The Twelve Days of AWS: EC2

12 Days of AWS Day 9 written around snowflakes with a penguin opening a gift

Despite being what most people think about when mentioning AWS, I left their Elastic Compute Cloud (EC2) until now, mostly because personally I don’t use it all that much.

With the advent of Lambda, EC2 can feel a bit more laborious as there is a lot more set up involved than with serverless solutions.

These are virtual computing environments, called instances. You can set them up with the resources that you need, in terms of CPU, Memory, Storage, etc., so you don’t need a super machine if all you are doing is firing off cron jobs. But, you can also have access to some very powerful processing if you need it.

Within limits, you can resize your EC2 instance if your needs change, which, while requiring a shutdown of the instance, is a lot less effort than migrating all the code and config to a new server.

Pricing is a bit more complex than with Lambdas, but they can be billed by second or by hour, which is still very granular. The big difference is that an EC2 takes a lot longer to start up than a Lambda. If you have short spurts of activity happening every now and then, which need to happen in real-time, and can’t be queued up and processed once in a while, then a Lambda might be a better choice. However, if you are constantly doing a lot of processing, or you can collect a load of tasks to run once a month, and then fire up an EC2 and spend a couple of hours running them, an EC2 is possibly a better choice.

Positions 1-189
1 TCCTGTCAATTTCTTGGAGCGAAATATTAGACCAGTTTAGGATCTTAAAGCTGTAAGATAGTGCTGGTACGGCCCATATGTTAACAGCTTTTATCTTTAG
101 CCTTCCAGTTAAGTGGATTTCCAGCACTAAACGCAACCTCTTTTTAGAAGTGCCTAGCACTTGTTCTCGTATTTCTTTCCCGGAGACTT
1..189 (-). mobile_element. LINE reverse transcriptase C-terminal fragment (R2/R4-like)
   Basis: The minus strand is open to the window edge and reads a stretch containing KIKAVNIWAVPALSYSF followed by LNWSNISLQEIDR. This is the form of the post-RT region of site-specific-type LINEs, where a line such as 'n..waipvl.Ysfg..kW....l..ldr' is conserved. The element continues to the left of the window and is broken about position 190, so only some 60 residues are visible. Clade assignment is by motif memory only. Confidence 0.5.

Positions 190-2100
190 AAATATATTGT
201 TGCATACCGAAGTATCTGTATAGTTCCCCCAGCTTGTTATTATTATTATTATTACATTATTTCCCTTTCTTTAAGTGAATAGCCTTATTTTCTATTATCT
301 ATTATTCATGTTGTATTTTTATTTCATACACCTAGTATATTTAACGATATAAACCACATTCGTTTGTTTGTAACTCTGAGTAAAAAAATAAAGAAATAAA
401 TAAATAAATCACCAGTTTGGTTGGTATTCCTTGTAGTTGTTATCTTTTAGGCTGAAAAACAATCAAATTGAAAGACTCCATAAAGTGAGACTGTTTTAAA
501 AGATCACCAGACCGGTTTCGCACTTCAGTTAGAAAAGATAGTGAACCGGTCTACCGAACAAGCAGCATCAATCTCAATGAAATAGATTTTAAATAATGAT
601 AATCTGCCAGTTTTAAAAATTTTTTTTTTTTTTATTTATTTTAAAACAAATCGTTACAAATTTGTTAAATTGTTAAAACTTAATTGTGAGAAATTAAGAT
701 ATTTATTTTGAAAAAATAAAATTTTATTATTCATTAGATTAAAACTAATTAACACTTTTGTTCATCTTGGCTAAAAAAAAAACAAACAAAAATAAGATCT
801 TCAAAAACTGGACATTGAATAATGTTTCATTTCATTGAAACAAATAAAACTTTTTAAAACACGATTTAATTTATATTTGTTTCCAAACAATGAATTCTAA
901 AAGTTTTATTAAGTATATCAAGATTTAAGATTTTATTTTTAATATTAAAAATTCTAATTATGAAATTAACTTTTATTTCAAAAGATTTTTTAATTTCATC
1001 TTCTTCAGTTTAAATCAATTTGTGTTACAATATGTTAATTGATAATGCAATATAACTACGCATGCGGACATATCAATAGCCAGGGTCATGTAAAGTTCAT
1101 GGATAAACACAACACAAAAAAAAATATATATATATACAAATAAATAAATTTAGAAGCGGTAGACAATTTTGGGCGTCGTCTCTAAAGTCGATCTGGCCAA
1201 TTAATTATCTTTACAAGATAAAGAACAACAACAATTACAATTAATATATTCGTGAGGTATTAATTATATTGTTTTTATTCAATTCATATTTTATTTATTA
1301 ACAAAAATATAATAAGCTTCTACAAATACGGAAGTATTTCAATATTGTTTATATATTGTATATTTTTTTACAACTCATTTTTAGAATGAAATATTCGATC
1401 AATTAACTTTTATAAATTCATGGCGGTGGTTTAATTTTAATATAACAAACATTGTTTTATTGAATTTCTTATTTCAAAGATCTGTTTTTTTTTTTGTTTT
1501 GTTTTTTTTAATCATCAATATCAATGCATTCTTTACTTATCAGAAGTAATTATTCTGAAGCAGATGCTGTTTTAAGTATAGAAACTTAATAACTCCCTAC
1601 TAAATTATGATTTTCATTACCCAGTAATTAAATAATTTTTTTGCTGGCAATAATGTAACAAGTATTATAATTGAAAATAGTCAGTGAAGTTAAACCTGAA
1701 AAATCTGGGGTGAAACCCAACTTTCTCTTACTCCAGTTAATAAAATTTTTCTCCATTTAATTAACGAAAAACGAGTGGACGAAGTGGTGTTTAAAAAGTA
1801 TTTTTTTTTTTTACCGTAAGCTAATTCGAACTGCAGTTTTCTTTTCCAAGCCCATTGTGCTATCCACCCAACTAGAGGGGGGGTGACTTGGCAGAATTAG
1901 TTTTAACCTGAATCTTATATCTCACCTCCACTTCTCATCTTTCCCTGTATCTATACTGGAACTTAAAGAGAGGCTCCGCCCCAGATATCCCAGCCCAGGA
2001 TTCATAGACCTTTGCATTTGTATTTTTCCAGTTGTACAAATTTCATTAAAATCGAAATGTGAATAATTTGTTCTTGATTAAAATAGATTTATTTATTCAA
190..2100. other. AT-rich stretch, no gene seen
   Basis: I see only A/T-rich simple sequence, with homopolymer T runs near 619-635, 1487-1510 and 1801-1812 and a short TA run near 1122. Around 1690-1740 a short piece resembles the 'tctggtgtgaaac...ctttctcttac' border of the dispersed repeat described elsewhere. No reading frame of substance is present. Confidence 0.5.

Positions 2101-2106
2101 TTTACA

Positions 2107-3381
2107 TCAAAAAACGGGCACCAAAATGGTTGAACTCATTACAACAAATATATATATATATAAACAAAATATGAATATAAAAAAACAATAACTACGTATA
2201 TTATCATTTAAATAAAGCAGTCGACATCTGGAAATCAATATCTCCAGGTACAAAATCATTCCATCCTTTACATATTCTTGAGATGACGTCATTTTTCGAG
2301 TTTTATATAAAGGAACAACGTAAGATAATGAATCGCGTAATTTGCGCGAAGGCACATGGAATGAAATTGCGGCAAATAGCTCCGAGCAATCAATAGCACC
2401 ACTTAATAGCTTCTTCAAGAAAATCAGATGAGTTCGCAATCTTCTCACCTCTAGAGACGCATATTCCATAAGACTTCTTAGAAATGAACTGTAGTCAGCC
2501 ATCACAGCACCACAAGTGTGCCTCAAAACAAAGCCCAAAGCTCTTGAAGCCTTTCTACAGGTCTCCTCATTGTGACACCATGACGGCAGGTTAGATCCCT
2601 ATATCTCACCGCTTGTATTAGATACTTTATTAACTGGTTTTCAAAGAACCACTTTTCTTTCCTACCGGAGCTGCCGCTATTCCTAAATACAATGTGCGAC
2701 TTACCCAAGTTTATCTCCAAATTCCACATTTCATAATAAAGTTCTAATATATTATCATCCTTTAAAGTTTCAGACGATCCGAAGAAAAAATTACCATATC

Also, the resource allocation on EC2s is a LOT more flexible. With Lambdas I have run into memory (3008MB*) and timeout (15 minutes*) limits when processing PDF data which has required ‘creative’ solutions to workaround. With an EC2 High Memory instance, you could allocate up to 24TB* of RAM! 

One potential solution that was discussed was queueing up high memory tasks, and then when there is a specific number of tasks (or a certain time frame has passed), automatically spinning up an EC2 instance, running the processing, and then shutting it down. All of this is quite doable with the interconnectedness of the AWS products.

A more mundane example of an EC2 instance is a low resource affair executing cron jobs on Drupal sites pushing commands over Terminus for Pantheon. These trigger a series of events that then fire an SQS message from Drupal which in turn fires a Lambda to trigger the running of Data Pipelines.

* At the time of writing